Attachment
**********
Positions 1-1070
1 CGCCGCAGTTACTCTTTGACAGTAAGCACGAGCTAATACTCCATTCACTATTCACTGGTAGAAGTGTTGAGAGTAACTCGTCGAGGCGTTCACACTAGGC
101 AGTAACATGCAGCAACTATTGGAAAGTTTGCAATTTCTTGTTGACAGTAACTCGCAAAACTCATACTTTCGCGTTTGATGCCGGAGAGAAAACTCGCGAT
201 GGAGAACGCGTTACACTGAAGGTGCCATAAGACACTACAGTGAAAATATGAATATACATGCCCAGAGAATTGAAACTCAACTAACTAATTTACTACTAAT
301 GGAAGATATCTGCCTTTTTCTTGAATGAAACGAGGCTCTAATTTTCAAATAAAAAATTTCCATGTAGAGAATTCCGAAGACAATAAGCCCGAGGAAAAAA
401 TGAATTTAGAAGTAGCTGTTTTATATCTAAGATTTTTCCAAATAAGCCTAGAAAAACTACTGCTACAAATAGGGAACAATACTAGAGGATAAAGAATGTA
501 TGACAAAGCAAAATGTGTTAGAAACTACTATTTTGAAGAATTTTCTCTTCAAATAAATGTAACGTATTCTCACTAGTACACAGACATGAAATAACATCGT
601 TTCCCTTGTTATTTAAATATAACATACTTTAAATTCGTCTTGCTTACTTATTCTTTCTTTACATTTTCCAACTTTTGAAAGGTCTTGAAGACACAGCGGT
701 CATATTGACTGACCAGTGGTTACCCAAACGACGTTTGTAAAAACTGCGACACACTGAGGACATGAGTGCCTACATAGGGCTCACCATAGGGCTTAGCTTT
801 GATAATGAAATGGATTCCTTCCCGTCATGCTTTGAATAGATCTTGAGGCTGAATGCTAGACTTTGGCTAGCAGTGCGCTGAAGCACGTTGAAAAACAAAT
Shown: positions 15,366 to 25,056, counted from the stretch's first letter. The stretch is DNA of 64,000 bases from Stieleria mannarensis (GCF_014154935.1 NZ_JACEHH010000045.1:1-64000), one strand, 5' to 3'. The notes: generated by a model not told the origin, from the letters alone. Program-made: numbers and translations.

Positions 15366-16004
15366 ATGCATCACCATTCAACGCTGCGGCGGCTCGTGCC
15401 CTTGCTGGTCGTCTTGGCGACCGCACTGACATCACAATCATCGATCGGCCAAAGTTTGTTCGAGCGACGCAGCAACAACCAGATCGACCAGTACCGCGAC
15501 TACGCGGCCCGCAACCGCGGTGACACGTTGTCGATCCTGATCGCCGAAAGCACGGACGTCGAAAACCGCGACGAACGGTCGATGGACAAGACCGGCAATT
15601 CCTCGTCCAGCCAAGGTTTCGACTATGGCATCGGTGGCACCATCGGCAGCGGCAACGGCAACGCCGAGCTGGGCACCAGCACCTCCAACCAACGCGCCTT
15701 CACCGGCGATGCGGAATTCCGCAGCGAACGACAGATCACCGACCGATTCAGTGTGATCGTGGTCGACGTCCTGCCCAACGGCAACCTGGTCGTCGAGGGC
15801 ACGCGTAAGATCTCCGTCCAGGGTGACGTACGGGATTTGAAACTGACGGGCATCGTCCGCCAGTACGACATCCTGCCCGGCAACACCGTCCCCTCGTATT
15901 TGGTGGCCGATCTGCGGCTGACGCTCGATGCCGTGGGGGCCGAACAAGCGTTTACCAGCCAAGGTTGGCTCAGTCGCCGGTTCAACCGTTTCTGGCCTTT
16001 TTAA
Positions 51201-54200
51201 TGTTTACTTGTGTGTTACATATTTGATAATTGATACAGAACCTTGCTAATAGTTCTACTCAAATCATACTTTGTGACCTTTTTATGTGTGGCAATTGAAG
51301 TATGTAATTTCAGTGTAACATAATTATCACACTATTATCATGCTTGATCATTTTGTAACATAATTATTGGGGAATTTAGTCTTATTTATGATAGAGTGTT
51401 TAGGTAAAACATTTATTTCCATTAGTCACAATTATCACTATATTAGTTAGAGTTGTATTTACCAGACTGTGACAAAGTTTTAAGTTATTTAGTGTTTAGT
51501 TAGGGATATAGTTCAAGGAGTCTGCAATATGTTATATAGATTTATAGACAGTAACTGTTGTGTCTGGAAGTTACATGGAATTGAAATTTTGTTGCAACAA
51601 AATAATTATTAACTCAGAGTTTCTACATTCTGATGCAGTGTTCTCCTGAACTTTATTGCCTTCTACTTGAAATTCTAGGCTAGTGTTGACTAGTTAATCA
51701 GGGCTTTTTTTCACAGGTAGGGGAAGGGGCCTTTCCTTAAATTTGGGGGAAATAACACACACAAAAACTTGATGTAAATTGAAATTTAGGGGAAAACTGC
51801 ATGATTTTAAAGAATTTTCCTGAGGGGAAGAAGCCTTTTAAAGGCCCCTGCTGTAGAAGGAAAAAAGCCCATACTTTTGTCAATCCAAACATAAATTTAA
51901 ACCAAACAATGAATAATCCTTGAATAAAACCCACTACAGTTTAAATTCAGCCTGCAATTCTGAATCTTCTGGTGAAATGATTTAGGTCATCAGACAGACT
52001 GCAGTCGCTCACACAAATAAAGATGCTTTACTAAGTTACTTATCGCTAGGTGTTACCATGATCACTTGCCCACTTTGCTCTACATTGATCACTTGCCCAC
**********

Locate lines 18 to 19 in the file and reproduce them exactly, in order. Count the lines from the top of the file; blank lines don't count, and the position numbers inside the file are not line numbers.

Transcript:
15801 ACGCGTAAGATCTCCGTCCAGGGTGACGTACGGGATTTGAAACTGACGGGCATCGTCCGCCAGTACGACATCCTGCCCGGCAACACCGTCCCCTCGTATT
15901 TGGTGGCCGATCTGCGGCTGACGCTCGATGCCGTGGGGGCCGAACAAGCGTTTACCAGCCAAGGTTGGCTCAGTCGCCGGTTCAACCGTTTCTGGCCTTT